“Watch-Out” Roundabouts: More Efficient Than Stop Lights

by Kathryn Kozowski •

The safety and efficiency of roundabouts has been hotly contested in countries that have been wary to embrace them, such as the United States. People have argued that roundabouts are more confusing than signal lights, and consequently lead to more frequent accidents. While it is true that roundabouts can be confusing for first-time users, officials argue that once people have used them a handful of times and understand how they work, roundabouts are significantly more efficient than traditional signal light intersections.

Europe first embraced roundabouts in 1956 when the United Kingdom installed their first “yield-at-entry” roundabout. Soon after many other European and British-influenced countries followed suit, and by the 1990s countries such as Australia and France had replaced many of their signal light intersections with modern roundabouts.

The first benefit of roundabouts is they eliminate the need to come to a full stop when traffic is not heavy, which encourages a consistent flow of traffic – long periods stopped at signal lights waiting for the light to turn green becomes a thing of the past. Also, the “yield-at-entry” system improves fuel efficiency in vehicles since drivers are not always required to come to a full stop and then accelerate back up to speed.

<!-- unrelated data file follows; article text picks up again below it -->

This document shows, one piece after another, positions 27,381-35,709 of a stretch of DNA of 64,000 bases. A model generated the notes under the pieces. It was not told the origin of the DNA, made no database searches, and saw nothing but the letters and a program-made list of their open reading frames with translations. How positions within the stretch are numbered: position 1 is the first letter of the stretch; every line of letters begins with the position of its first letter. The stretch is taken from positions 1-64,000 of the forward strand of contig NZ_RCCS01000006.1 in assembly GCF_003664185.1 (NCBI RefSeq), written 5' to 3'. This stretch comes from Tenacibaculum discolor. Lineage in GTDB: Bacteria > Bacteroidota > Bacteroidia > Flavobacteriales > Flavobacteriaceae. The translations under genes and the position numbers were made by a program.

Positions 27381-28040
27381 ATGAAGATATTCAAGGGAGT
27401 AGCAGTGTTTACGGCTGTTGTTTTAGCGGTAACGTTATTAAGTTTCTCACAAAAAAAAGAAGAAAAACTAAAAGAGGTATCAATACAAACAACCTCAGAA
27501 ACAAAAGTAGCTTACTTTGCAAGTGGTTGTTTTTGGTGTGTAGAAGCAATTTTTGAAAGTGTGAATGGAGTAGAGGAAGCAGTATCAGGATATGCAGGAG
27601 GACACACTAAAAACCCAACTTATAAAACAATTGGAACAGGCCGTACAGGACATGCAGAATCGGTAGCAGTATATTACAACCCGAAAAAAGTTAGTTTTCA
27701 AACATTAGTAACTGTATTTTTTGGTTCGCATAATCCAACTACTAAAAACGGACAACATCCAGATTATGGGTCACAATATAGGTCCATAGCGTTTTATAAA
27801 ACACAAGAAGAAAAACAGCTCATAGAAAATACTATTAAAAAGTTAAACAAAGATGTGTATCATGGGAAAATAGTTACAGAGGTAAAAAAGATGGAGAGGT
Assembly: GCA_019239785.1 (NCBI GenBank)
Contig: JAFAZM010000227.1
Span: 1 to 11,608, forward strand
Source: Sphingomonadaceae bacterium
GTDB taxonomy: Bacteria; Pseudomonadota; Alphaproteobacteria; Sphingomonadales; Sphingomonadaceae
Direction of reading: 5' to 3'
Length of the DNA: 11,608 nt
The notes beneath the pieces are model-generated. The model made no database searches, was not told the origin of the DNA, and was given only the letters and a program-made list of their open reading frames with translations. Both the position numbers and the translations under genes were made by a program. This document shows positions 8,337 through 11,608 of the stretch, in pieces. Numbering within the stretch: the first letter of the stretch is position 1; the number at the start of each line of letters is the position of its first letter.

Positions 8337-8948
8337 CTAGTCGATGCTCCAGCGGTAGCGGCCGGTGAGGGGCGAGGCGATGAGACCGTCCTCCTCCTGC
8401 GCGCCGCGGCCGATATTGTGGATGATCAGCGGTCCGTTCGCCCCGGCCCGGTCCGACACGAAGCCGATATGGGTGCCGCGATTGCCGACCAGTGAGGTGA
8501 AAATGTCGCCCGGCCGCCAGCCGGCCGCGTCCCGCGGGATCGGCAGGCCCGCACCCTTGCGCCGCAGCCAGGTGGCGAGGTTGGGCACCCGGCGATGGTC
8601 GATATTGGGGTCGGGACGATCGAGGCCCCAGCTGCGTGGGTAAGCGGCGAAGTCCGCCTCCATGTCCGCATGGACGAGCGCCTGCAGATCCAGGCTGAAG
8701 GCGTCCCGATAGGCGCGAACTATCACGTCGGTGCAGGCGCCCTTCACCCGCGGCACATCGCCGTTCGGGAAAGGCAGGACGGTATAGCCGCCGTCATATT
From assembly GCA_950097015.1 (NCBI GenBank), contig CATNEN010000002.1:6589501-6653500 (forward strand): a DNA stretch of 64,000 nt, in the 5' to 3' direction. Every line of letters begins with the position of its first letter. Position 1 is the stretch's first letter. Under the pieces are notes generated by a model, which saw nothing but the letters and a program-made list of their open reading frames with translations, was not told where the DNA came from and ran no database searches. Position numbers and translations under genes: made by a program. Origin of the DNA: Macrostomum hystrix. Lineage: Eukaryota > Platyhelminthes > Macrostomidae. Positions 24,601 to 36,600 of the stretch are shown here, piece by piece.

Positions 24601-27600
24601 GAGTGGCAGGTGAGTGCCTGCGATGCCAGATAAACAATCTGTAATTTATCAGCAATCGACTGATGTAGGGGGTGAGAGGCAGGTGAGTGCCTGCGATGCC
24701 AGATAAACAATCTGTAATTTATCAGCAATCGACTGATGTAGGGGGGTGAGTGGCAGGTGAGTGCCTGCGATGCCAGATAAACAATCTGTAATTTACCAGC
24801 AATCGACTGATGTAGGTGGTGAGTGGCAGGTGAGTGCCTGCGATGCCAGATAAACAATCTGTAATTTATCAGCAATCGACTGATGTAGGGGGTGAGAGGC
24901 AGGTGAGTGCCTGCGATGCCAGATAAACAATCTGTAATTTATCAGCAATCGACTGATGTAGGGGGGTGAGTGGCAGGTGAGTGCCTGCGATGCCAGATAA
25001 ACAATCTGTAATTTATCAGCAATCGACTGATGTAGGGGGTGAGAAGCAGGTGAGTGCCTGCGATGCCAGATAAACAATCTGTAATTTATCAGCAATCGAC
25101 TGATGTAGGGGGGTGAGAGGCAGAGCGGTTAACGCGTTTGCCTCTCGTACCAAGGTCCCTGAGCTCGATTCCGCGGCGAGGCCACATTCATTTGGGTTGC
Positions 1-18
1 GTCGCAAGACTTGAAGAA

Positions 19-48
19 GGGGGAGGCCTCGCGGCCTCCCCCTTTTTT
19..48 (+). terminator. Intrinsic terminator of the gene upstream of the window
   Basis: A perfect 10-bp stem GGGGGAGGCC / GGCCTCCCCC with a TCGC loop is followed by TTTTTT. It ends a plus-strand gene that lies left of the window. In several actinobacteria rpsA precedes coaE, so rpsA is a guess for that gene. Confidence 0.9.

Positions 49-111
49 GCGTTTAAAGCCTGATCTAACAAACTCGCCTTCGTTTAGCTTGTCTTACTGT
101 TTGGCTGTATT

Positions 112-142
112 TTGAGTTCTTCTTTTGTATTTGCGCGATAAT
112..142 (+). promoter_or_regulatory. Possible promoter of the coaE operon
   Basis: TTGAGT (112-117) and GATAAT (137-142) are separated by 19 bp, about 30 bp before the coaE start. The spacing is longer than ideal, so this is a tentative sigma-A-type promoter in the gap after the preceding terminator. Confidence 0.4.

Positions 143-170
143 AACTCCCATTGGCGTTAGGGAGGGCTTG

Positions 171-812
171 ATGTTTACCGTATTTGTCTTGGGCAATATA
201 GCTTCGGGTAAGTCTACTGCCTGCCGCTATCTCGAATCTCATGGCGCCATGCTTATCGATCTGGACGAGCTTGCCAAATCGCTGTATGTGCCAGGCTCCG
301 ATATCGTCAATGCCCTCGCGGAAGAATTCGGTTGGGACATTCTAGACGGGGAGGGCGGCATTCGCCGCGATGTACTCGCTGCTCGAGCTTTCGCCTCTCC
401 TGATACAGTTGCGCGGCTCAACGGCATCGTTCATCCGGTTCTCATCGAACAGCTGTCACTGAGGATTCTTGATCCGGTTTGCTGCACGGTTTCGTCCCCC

Roundabouts are also safer. According to the Washington State Department of Transportation (WSDOT), the overall occurrence of collisions has dropped dramatically in roundabout intersections, with injury collisions decreasing by 75%, fatality collisions by 90%, and pedestrian collisions by 40%. According to the WSDOT, this is because roundabouts eliminate the “beat the light” tendency that arises at signal light intersections, when drivers accelerate when approaching the intersection in order to reach the green light before it changes. Also, roundabouts eliminate left-turn yielding since they require drivers to yield before entering the flow of traffic, rather than cross multiple lanes of oncoming traffic.

A Roundabout

Another added benefit is that roundabouts do not operate on electricity, which means they require less maintenance, saving the city both time and money. Also, anyone who has ever had to drive through a city during a power outage knows that absolute chaos often breaks out at busy intersections when the signal lights fail and four-way-stop protocol has to be used. With roundabouts this chaos is avoided since they continue to function exactly the same.

Lastly, roundabouts are more aesthetically pleasing than traditional intersections. Imagine a city that has no signal lights shooting up into the air, but rather a series of roundabouts with possibly gardens or fountains in the centre. It can make for a much nicer looking space.